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Spy Camera Scenario: Using CCTV to record problem neighbours


Over the course of 2 years now, I have been the victim of increasingly aggressive abuse from my neighbours. Beginning with a minor altercation after one of their children trampled my Rose bed, it has since escalated to shouting threats whilst on my property, and possibly vandalising my shed. It’s turned mine and my wife’s life into a nightmare, and we simply don’t feel safe in our own home anymore. The police seem unable to respond without evidence, so our only option is to try and catch them on camera. Do you have any tips for using CCTV to record problem neighbours? What are the legal implications for recording them?

A typical British residential street
image via

Solution – Using CCTV to Record Problem Neighbours

This can be an incredibly stressful problem to have to resolve, but luckily CCTV is one of the most effective ways to capture evidence of it in order to reach a resolution. There is a wide range of options for ways to set up cameras for this purpose, but generally we find most customers get the best results from a covert setup. Larger visible security cameras can certainly have a deterrent effect, but often installing them on the side of your property can escalate a conflict, and the cameras can even end up as targets themselves.

One popular example is our low light pinhole camera and SD card recorder kit. Instead of using night vision, the camera is designed with a high sensitivity chip, letting it record after dark without infra-red. This means you can easily set the camera up in a window overlooking your garden, recording through the glass- something not possible with IR cameras. The wired camera uses a high grade Sony sensor, providing sharper image quality than wireless cameras without the risk of interference. It is also tiny- measuring only a couple centimetres- ensuring it will stay hidden when placed in a window. The addition of one of our in-line CCTV microphones outside the window will help ensure abuse and threats can be recorded with audio as well as video.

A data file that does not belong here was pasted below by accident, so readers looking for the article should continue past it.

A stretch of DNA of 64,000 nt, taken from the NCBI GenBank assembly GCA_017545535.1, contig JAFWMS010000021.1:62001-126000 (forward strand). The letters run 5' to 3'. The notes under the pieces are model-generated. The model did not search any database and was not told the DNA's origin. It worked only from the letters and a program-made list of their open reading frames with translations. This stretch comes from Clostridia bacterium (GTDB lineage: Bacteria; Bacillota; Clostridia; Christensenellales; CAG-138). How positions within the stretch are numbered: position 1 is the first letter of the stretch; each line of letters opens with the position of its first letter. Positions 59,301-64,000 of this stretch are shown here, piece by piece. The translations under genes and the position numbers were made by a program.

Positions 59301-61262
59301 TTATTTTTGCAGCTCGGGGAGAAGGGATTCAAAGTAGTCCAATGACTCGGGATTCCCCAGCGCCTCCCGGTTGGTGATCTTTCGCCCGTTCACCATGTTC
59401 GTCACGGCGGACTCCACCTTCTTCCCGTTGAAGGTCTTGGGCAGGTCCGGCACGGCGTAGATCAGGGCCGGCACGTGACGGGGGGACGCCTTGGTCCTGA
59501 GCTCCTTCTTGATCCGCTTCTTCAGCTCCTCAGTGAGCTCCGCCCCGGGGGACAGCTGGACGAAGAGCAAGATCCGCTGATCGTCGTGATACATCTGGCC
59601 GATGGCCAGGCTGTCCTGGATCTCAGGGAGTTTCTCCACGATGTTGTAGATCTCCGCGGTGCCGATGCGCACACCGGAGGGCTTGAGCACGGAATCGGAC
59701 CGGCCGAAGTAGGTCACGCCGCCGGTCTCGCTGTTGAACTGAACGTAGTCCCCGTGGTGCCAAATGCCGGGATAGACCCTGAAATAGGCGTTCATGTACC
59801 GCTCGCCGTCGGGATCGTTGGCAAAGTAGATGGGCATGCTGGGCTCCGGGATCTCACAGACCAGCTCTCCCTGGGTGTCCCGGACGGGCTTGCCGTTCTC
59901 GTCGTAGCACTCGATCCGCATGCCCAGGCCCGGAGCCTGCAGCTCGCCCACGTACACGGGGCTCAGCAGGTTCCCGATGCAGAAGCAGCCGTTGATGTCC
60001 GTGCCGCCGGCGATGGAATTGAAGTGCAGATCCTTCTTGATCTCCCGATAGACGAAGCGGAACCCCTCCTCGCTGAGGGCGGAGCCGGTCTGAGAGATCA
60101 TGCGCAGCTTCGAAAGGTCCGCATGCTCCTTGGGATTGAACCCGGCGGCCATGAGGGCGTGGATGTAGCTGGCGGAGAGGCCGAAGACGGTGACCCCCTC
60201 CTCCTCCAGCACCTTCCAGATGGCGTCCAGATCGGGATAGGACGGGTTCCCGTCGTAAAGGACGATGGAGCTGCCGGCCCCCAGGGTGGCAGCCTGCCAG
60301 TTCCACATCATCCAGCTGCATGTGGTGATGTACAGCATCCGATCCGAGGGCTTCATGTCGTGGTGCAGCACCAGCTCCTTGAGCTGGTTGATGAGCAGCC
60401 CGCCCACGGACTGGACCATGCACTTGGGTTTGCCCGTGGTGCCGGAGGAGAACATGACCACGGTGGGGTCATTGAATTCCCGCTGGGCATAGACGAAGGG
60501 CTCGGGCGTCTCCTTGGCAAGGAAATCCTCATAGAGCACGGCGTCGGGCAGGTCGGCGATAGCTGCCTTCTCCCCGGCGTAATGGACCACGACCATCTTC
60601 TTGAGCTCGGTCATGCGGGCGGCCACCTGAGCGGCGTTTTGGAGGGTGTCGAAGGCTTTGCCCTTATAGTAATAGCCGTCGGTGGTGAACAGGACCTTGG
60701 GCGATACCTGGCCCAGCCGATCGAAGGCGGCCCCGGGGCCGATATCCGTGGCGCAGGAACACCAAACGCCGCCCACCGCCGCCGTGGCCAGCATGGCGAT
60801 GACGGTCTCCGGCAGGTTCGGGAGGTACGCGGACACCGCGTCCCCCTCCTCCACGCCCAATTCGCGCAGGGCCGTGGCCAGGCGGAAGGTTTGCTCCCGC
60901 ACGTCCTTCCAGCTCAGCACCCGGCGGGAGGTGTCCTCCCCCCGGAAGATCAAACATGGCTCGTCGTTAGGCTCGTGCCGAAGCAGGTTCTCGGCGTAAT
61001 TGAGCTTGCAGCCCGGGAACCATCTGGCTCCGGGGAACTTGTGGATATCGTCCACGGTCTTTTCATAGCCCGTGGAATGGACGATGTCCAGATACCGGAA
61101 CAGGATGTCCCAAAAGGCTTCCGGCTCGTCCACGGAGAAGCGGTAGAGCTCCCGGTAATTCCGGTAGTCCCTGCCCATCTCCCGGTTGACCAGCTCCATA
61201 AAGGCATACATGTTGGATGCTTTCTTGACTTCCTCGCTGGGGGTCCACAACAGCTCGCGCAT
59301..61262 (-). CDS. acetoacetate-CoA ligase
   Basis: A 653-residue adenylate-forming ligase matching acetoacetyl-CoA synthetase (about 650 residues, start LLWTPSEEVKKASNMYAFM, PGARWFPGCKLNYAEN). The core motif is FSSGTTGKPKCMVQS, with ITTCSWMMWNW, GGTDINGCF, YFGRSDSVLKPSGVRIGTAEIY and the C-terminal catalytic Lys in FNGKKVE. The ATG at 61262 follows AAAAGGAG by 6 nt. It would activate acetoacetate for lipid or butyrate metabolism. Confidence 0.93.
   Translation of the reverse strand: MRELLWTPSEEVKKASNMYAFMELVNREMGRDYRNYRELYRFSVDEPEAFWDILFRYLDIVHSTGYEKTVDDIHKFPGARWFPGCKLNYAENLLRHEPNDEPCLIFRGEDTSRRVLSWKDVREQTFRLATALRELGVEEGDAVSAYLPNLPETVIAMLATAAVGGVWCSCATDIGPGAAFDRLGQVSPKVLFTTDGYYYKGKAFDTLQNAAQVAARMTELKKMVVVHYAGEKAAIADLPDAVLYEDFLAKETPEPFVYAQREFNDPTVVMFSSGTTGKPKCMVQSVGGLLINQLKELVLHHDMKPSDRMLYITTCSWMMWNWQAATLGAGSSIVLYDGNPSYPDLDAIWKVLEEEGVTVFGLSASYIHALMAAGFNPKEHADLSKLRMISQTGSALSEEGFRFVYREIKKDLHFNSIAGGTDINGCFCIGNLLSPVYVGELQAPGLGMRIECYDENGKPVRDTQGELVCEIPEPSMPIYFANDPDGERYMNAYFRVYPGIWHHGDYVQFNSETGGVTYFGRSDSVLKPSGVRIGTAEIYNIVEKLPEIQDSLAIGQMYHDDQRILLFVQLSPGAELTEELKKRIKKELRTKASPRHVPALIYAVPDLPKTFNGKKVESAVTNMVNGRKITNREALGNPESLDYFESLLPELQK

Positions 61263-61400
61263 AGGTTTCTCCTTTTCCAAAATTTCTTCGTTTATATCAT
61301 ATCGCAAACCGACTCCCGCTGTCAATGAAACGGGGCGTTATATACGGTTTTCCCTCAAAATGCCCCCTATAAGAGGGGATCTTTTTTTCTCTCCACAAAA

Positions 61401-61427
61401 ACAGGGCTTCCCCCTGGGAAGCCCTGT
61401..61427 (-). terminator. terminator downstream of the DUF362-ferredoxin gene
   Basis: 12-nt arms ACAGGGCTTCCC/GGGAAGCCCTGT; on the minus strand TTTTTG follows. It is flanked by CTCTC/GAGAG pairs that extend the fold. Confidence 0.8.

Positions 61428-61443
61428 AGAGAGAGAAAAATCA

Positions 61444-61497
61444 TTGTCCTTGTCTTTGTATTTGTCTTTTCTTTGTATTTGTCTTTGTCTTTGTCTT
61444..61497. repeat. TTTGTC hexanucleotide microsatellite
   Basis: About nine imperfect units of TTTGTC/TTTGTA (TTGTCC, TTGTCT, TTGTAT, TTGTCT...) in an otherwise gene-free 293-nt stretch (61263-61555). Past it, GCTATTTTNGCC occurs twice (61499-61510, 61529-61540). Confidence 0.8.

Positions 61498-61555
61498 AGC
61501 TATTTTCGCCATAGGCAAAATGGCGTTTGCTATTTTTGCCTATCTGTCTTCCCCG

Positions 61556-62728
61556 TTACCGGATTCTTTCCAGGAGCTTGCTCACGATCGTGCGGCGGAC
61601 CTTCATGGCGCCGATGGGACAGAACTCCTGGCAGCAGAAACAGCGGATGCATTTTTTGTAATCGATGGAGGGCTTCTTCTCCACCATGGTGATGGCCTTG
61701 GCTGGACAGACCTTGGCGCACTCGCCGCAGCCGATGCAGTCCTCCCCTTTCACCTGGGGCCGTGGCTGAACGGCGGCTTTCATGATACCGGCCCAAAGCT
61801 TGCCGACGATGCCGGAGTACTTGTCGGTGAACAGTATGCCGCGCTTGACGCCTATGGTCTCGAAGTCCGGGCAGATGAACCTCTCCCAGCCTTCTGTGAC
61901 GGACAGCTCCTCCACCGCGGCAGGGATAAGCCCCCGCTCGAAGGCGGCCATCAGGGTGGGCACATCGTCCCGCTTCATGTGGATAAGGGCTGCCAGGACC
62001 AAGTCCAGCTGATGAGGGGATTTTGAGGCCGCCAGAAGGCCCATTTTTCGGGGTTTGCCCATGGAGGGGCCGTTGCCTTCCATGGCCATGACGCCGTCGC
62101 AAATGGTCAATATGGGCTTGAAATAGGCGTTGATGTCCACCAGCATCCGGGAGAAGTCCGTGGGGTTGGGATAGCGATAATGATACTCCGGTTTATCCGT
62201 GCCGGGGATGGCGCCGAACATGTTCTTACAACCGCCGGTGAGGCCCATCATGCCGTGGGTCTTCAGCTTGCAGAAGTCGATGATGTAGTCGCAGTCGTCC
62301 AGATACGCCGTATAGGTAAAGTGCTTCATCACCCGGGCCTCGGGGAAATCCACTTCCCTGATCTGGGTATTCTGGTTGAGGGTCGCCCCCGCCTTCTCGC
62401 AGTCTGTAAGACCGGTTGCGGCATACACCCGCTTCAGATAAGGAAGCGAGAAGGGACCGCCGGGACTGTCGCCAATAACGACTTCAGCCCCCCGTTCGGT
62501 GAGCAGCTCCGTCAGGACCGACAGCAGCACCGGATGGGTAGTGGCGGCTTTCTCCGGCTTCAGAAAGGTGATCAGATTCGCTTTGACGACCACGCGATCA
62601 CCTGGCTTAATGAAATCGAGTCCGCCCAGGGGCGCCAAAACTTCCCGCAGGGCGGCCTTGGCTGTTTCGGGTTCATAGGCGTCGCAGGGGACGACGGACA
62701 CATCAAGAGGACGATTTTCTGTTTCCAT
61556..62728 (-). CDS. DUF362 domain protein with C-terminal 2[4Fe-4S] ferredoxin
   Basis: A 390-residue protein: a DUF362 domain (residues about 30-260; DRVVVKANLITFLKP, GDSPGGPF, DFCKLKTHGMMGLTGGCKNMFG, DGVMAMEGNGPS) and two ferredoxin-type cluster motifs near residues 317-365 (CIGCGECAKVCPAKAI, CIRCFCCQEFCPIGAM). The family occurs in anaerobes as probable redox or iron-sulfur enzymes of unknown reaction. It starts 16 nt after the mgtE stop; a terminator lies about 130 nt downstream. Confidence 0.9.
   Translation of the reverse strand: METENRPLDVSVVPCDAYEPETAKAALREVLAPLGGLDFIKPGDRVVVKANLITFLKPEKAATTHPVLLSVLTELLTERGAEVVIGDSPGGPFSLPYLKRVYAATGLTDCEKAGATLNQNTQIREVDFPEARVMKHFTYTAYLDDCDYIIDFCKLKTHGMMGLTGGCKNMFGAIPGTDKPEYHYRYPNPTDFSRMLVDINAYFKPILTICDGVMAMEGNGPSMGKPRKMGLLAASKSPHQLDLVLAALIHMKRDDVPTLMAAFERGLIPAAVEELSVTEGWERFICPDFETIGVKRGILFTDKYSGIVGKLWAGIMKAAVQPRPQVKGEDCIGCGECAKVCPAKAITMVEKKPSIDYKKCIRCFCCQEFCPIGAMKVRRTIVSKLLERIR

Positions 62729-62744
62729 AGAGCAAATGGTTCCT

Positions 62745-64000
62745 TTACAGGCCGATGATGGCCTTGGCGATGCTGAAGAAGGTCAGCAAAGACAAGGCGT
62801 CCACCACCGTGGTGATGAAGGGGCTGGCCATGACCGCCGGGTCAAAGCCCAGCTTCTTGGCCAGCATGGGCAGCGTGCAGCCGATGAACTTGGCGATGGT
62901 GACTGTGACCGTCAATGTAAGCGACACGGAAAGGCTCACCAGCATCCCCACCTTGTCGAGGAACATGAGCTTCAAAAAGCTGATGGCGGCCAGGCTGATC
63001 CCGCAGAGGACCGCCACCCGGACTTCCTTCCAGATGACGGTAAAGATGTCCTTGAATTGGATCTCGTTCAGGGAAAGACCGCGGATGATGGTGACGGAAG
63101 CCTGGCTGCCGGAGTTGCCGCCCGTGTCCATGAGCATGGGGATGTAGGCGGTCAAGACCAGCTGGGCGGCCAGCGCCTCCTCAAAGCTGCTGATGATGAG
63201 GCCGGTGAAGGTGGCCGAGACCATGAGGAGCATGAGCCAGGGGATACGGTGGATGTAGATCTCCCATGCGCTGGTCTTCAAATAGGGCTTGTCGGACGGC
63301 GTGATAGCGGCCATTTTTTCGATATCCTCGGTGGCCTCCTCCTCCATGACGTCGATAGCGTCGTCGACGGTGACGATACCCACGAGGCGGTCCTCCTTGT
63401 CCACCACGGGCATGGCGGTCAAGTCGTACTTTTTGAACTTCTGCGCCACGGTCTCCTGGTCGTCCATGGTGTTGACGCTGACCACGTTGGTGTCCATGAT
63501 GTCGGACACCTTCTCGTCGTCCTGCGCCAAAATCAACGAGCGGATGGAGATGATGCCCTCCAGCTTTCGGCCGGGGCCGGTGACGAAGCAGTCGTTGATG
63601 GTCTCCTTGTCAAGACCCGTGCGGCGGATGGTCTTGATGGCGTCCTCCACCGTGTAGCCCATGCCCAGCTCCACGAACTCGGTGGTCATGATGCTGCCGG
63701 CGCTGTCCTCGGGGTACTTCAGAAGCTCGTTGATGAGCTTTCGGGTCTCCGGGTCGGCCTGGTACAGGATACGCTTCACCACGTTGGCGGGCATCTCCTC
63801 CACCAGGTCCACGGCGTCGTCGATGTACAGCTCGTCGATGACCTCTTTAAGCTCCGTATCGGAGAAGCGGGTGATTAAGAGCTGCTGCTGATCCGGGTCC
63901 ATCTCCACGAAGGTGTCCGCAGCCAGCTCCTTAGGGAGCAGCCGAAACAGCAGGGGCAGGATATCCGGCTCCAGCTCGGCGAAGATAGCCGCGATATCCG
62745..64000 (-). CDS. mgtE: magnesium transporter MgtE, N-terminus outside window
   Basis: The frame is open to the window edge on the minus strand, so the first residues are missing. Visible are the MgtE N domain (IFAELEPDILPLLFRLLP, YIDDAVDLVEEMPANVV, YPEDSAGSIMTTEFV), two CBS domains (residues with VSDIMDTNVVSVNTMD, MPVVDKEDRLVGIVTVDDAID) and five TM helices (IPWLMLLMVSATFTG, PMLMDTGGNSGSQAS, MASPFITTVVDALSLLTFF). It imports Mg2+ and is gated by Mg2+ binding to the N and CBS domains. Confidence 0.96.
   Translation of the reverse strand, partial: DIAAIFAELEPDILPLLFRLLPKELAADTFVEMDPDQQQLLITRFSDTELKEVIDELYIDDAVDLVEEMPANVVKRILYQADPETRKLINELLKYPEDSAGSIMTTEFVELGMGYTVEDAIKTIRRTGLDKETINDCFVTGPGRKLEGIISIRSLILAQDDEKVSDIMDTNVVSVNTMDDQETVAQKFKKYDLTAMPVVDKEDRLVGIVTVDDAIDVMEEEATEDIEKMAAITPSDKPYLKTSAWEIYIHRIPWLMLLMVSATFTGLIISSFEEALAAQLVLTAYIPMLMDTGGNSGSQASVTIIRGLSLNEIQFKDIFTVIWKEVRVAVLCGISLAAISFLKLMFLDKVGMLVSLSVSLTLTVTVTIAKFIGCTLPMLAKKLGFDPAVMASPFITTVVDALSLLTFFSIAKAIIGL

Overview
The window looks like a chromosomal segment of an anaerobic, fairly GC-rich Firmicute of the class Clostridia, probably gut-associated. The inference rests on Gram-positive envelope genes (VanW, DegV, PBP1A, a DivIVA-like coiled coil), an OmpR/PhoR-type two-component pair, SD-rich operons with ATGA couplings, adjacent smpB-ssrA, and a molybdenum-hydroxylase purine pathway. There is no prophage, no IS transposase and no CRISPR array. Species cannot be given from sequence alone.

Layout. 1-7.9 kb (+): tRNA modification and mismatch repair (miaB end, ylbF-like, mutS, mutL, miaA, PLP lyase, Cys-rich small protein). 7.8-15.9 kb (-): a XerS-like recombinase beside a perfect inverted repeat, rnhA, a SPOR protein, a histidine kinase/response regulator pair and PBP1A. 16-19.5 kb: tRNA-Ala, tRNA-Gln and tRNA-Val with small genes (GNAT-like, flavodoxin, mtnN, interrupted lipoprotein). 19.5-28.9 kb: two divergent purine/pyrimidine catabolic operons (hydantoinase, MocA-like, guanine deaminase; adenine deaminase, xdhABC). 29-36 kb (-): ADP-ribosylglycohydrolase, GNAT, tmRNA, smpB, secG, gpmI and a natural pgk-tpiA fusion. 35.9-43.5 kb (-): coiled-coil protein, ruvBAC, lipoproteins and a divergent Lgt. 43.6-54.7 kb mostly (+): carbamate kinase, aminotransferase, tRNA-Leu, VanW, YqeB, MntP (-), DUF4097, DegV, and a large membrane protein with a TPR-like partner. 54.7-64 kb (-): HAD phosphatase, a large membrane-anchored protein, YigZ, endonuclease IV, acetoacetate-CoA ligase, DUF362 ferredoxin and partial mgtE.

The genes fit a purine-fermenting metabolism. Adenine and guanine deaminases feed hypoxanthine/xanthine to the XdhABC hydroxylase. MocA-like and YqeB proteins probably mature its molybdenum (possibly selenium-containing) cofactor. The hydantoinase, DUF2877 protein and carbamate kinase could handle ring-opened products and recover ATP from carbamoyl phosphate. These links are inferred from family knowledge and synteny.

If the incidents are happening slightly further away from your window, the most reliable way to record them will likely be one of our compact hunting cameras. The devices feature a built in SD card recorder and PIR sensors to trigger motion detection, all powered by standard AA batteries. As they are a complete standalone unit, with no need to be connected to any external devices, this makes them perfect for use in larger garden properties, or at the end of a long driveway. We even stock a model that can send out MMS alerts to your phone when triggered, letting you use it to monitor your property whilst you are away! The camouflage green finish makes it easy to conceal in a hedge, or strapped to the side of a nearby tree. In regards to legality, CCTV is mainly governed by the Data protection act, which only covers commercial usage- not domestic. What this means for you is that, provided that the cameras are only covering your own property, you are well within your rights to set up and record CCTV. This doesn’t apply to other properties however, so it is not permissible to set up a camera pointing into your neighbour’s yard, for example.

Ultimately, for anyone facing this type of situation we recommend checking with your local police or council for specific requirements a regulations surrounding CCTV systems.

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